He has been true to his word. We often learn of matters through rumors or the media, hardly giving us a chance to “watch,” give “clear legal advice” or “push back” as the line of what’s legal is approached. So, we regularly deal with issues after the fact, making corrections and protections for the city more difficult."

I am waiting to hear back from the Mayor's Office on when the check was issued and whether or not it has been disclosed.

Click here to read the entire memo:



So the plan was to have the mayor veto it, but the city council vote again to approve, at which time the variances would be granted? So clever. So redolent of behind the scenes, backroom deals. So very like all that we are fighting in the Sweetwater Union High School District. Coincidence? Hmmm.

Did anyone ask who the checks were made out to? To "My darling friend, Bob" - HIGHLY unlikely. To "The City of San Diego" is a possibility. And were they sent to the Mayor's office to create embarrassment? The real question: How did the City Attorney's office know the checks were at the Mayor's office, and the mayor never heard of it?

As usual, the City Council and DSD are ignoring the Municipal Code, the real crime here.

Great questions, Nostalgic. I am waiting to hear back from the Mayor's Office on when the checks were issued and whether they have been reported. At the monthly pen and paper session, the Mayor did say that the two checks for $100,000 were donations and they went to the OB Veterans Park and BikeSD program. I will post something when I hear back --dh

For the Sunroad issue, Council President Todd Gloria with City Attorney staff put the easement issue up for a City Council vote, without going through the City's DSD and Planning Departments first as required by the City Charter and Municipal Code. This upsurping of Mayoral power by the City Council and City Attorney makes their deal with Sunroad illegal.

Using the Veto Power was a way for the Mayor to bring the exact Sunroad easement issue back to the City Council for a legally binding vote, after review and approval by various City Departments. The City Council then overrode the Mayoral veto and all process and legal issued were finalized.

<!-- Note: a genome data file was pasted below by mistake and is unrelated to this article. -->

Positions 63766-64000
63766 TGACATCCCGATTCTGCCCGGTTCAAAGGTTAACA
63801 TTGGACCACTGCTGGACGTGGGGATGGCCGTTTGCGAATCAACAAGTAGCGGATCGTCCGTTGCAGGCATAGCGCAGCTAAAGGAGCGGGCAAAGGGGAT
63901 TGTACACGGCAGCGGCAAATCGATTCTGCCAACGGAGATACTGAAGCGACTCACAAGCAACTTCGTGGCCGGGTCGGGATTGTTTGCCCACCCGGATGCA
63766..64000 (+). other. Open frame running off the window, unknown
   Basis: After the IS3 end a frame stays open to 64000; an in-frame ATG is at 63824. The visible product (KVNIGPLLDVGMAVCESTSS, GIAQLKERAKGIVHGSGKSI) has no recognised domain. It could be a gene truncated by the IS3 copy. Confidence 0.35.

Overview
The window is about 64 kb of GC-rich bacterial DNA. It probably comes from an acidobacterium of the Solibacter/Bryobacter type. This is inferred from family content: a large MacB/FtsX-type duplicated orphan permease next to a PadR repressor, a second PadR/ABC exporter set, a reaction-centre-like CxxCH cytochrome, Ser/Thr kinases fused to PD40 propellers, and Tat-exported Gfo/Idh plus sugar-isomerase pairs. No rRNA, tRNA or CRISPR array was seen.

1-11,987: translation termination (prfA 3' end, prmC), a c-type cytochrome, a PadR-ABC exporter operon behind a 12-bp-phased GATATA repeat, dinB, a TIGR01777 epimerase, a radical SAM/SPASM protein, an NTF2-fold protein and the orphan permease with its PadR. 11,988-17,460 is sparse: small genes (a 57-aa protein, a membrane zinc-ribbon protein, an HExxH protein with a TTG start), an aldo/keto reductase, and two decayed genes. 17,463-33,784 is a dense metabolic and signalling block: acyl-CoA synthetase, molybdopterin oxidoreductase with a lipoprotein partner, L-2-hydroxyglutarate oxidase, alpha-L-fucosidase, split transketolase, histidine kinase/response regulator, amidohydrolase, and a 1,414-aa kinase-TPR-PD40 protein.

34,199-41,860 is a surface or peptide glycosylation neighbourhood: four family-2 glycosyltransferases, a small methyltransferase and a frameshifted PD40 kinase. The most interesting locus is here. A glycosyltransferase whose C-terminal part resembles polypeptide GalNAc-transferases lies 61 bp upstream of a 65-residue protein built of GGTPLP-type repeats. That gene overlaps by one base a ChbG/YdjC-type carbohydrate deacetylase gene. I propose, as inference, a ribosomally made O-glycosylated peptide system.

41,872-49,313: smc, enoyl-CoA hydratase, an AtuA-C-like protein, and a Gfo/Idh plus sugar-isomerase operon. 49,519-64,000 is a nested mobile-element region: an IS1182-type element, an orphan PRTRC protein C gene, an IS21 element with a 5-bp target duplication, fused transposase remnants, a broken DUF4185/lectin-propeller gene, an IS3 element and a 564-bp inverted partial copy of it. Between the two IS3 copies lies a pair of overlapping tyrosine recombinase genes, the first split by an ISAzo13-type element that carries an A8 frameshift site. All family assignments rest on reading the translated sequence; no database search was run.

The City Attorney and Sherman insinuated that the reason for the original Mayoral Veto was the developer Sunroad. When the real reason was not Sunroad or the easement, but stopping the shady behavior before a procedural precedent was set.

If that is the entirety of the process, why are there checks?

Seems like a classic political shakedown to me.

  1. City council grants setback access.
  2. Mayor vetoes it.
  3. Some communication takes place between Mayor and Sunroad
  4. Checks come in.
  5. Mayor asks council to override his previous veto.

What am I missing? We don't know #3 happened but there aren't many puzzle pieces that would fit in that spot.

We are getting an infusion of DC politics into our local politics. Always get something for anything? Never let a conflict go to waste?

Please. I do not believe our mayor could be bought for $100,000. Not even Sanders.

The article stated that the money went to fund pet projects. I was not insinuating that the mayor took money personally, "being bought". My opinion is more like an opportunity was seized to get some pet projects funded outside of normal city budgeting.

Perhaps "political shakedown" was stronger than you meant. As LaPlaya Heritage pointed out, the deal included Sunroad following the normal DSD process and not bypassing it, which was the mayor's objection. Should the city take "donations" for ANY projects? The donor often has their own agenda. Developers do it all the time.

"San Diego City Attorney Jan Goldsmith is on the case." Ferrets it out.